But “unlike running strides, pedal cranking requires a pushing and pulling motion, activating both quads and hamstrings during most of the crank cycle,” says Kilpatrick.
Calf muscles benefit more from cycling because “muscles get a greater workout as the foot points and flexes during pedal cranking,” and when it comes to core muscles, biking takes the prize. Everything about the process of balancing body weight while riding a bicycle contributes to stronger muscles.
Which workout is your best choice for weight loss?
Having narrowed down your exercise choices to running and bicycling in an attempt to lose weight, of course you want to know which will do the job faster. “Either activity can contribute more greatly to weight loss than the other, depending on your exercise approach,” writes William McCoy for Chron.com.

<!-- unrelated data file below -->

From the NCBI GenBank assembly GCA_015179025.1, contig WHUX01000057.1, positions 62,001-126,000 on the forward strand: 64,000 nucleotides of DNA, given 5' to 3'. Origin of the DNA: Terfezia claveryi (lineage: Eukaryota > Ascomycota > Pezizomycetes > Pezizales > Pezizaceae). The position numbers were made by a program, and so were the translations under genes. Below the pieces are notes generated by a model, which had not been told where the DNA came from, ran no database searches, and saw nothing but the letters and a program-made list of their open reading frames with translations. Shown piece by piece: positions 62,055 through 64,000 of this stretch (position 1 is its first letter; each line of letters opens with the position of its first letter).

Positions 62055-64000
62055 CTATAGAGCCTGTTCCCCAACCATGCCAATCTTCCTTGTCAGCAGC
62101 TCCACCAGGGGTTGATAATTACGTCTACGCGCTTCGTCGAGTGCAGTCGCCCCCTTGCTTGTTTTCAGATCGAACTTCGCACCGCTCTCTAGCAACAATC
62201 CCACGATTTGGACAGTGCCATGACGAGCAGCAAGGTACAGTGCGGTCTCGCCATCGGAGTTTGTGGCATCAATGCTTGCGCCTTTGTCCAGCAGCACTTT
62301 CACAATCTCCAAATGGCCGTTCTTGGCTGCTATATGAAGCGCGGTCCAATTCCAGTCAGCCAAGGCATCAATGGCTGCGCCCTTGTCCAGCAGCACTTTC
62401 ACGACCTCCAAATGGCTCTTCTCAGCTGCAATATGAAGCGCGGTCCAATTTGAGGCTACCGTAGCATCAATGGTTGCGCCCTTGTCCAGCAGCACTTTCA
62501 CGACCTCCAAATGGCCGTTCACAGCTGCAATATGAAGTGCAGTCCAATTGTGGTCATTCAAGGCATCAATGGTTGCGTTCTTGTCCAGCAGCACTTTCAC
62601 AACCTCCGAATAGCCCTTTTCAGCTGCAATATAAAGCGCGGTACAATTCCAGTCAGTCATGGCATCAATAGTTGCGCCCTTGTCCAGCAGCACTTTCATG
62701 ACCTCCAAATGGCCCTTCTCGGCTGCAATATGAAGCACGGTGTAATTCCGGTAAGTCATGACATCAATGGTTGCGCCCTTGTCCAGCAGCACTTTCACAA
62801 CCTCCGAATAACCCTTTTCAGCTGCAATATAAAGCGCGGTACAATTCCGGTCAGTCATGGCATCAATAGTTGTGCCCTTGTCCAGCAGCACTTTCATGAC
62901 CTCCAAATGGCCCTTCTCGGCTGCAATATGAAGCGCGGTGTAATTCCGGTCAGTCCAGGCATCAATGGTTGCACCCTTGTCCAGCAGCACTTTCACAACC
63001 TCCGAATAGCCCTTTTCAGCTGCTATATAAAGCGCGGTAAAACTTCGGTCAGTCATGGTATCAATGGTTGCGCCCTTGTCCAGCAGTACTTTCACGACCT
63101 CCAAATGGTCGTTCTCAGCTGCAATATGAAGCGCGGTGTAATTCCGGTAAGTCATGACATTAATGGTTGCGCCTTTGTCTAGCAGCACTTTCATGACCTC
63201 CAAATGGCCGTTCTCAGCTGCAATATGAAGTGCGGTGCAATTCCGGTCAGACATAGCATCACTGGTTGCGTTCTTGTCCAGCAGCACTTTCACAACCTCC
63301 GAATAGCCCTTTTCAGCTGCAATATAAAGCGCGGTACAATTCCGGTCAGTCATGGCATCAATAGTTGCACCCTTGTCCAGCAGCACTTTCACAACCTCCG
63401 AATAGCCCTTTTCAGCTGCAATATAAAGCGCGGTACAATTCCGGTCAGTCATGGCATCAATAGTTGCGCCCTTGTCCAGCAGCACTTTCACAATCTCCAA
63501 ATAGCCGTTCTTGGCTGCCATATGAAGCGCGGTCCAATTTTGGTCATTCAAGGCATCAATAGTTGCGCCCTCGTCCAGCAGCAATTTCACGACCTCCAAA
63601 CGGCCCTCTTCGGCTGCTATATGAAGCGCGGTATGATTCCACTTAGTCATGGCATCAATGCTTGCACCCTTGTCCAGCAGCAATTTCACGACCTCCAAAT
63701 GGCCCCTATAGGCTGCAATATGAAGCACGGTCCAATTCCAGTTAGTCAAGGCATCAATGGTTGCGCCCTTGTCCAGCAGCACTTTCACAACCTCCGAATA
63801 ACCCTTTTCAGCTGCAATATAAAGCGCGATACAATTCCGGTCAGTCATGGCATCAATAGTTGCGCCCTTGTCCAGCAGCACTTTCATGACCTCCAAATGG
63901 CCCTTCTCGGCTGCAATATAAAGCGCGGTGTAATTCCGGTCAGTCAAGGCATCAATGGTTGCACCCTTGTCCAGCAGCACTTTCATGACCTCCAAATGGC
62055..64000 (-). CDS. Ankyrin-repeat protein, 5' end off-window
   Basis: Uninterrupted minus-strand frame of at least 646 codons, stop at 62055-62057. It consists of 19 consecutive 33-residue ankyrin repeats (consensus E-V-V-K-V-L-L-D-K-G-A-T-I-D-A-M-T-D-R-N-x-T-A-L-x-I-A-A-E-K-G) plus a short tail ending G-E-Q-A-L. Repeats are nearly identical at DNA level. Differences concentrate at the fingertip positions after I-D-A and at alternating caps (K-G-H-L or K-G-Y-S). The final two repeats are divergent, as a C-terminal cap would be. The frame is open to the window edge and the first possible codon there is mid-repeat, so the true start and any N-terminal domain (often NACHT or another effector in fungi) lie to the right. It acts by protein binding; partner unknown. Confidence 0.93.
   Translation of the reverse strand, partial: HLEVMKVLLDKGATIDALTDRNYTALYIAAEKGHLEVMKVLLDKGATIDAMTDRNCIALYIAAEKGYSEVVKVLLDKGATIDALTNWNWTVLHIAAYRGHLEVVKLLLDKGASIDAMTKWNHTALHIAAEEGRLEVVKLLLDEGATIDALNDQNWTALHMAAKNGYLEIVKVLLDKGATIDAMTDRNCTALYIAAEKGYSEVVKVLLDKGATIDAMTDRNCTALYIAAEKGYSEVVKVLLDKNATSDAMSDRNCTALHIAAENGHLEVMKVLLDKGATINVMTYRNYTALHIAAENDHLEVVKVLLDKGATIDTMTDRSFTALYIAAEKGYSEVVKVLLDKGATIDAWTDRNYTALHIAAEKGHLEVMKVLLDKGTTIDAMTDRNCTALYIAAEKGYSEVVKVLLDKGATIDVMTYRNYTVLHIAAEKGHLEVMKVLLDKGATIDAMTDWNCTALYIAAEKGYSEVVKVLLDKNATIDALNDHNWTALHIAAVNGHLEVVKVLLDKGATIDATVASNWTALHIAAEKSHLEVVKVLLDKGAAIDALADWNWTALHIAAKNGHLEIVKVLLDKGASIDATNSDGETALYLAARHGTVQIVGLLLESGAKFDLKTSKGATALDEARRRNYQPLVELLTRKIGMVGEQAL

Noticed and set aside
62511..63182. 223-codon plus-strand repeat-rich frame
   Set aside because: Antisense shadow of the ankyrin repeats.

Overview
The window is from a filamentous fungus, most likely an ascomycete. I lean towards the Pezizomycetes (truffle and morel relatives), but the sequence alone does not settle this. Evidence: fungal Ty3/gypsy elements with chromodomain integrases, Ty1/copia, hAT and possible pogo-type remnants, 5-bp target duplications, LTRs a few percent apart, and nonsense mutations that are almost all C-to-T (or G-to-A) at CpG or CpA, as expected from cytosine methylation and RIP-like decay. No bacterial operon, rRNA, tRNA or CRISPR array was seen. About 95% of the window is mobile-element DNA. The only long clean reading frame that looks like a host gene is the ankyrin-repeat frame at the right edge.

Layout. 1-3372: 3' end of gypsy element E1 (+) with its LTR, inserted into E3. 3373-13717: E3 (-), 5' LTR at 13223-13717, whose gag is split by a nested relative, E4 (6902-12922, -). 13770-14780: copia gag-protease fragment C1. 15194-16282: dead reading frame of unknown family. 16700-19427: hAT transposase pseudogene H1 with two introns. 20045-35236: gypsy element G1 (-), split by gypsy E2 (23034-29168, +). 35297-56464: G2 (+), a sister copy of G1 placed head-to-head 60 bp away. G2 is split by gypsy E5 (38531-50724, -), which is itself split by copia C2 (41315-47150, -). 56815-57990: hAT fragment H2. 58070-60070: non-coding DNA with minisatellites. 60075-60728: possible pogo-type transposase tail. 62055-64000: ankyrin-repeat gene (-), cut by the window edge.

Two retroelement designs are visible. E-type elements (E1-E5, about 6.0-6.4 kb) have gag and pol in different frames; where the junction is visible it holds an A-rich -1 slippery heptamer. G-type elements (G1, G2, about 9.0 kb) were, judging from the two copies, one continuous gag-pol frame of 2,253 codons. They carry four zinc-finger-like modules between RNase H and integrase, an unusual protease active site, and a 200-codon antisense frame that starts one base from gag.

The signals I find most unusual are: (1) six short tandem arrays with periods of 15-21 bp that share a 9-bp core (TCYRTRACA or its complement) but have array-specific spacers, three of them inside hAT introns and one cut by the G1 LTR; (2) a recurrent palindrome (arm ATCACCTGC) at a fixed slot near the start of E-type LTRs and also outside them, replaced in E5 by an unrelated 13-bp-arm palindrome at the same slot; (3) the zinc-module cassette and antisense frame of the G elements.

But like the other experts cited in this article, this winds up as an apples to oranges comparison because other factors come into play that determine the speed at which weight can be lost.
That stated, whether you ride a bike or run, the intensity and frequency you apply to your workout determines how fast you lose weight since the objective, in both cases, is to burn more calories than you consume. For those who seek numeric verification, a 190-pound person who rides a bike can burn around 690 calories an hour at 13mph.
Up the speed to 15mph, and the same biker can burn up 863 calories. On the other hand, if the same person runs, he or she can burn about 690 calories by running for an hour at 5 mph and 863 calories by running for an hour at 6 mph.”
Will cycling or running be kinder to your budget?
When James Fell launched his website Askmen.com, his desire to help guys be the best men they could be, so when he took on the topic of running v. biking, he minced no words.